The Yale Law School ISP: A Student Fellow’s Perspective
Mnay of you are probably wondering what it’s like to be a student with interests in law and technology at Yale Law School. In the hopes of helping others to make an informed decision, here is my perspective.
I came to the Yale Law School having an interest in technology but with a Bachelors degree in philosophy.
I still distinctly remember my first “ideas” lunch at Cosi over a year and a half ago—Yale Law School’s Information Society Project (ISP) was working on planning the Access to Knowledge Conference in Geneva for the following year, and they were discussing potential panel topics.
The group was non-hierarchical when it came to talking—conversation flowed freely between JDs, LLMs, post-Docs, and professors. Everyone was talking and riffing off of each other, and every once in a while, Professor Balkin would try to rein in his spirited, intelligent, but not always focused team of information enthusiasts.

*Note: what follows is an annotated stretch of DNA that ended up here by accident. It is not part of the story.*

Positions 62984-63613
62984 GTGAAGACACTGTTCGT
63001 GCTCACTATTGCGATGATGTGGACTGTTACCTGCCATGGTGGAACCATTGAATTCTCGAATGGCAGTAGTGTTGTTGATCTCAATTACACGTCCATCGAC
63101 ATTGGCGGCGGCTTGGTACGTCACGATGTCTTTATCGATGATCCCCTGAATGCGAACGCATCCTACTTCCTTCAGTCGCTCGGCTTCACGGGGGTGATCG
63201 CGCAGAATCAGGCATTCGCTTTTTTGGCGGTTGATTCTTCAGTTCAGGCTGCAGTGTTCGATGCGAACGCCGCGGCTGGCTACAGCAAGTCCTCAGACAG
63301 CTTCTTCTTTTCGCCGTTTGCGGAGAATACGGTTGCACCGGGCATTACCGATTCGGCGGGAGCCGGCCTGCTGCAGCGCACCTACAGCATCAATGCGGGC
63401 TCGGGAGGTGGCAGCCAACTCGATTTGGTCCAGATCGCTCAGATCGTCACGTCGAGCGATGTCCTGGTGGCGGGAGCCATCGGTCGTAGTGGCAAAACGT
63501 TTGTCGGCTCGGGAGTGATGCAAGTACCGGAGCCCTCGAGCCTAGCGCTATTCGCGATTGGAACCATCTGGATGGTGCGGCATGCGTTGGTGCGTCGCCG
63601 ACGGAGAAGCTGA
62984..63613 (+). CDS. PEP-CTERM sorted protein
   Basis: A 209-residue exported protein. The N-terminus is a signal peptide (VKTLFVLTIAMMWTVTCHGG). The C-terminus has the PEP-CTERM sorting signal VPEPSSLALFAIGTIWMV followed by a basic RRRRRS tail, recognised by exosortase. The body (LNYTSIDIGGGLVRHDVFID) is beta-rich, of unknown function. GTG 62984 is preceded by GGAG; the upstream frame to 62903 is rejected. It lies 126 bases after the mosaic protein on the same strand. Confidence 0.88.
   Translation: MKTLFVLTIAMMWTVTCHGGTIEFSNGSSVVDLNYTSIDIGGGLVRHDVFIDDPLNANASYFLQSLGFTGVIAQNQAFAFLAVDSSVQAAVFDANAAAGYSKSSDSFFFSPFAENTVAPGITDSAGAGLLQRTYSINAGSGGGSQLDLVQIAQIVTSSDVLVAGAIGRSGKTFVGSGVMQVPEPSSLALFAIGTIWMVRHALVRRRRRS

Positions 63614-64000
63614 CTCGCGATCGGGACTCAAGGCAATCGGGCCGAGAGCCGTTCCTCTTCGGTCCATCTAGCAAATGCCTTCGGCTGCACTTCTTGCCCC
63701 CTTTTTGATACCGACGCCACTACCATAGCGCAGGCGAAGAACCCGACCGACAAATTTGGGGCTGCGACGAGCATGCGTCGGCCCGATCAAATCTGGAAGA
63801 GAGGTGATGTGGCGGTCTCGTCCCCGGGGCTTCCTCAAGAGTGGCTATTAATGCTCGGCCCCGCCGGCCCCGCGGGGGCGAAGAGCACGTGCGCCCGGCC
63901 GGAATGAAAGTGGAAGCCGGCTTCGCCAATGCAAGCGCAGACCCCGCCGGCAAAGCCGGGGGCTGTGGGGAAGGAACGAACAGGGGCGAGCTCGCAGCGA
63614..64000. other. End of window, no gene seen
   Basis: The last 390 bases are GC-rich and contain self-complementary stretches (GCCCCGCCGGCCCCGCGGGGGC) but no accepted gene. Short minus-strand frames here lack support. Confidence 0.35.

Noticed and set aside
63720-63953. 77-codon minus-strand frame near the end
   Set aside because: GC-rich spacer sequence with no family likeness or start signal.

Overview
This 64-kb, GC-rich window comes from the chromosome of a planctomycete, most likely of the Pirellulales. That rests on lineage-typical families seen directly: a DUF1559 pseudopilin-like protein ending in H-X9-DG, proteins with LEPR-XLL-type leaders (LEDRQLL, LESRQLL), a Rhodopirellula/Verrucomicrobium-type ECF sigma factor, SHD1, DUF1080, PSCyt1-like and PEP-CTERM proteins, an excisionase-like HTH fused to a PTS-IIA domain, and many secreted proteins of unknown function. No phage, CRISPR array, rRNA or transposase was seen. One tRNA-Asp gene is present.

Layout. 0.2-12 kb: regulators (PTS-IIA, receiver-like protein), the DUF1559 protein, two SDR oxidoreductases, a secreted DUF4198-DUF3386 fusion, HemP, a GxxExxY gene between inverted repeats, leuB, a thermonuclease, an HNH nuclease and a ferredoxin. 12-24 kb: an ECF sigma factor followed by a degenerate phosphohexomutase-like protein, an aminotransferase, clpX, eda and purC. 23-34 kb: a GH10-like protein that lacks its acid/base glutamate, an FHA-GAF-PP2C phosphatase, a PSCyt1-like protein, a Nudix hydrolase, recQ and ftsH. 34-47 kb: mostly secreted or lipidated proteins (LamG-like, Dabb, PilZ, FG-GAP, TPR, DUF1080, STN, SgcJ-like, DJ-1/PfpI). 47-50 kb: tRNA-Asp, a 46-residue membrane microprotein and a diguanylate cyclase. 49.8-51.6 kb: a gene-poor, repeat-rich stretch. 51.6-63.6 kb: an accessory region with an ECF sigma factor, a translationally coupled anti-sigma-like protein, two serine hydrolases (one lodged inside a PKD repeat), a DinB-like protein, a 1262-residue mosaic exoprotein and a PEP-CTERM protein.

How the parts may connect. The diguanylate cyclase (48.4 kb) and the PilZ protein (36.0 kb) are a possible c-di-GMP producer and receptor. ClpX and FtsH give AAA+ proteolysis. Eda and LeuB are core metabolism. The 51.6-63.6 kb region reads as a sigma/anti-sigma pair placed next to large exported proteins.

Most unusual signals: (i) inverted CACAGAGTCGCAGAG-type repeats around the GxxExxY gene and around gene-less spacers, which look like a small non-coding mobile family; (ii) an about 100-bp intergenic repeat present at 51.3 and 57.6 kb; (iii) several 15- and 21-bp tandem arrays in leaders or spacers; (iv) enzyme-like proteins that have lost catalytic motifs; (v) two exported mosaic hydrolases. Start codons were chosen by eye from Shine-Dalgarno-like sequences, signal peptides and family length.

I left that meeting understanding about ten percent of what was said and contributing nothing.
A year and a half later, I am happily immersed in the tech policy world—taking classes that allow me to think and write about things like the development of First Amendment law in a 2.0 world, attending conferences in Geneva, San Francisco, and the ever-lovely New Haven, and spending my Tuesdays and Thursdays discussing current developments in all things techie.
The ISP is a smart, welcoming community that I am incredibly lucky to be a part of. It is a small but diverse group that is committed to pushing a dialogue that ensures that the explicit and implicit laws governing the use and growth of technology protect and promote values of equality and innovation.
Through some amazing leadership, the ISP manages to hold many conferences, colloquia, working groups, and classes that explore a wide range of issues from the broad (upgrading libraries for a 2.0 world) to the incredibly narrow (discussing standards for online video).
Through the ISP, I have been able to gain fluency in technology topics that a year and a half ago intimidated me, find a community where I can freely explore ideas and obtain constructive feedback from professors and peers alike, and become a part of a network of amazingly talented people who are always eager to help.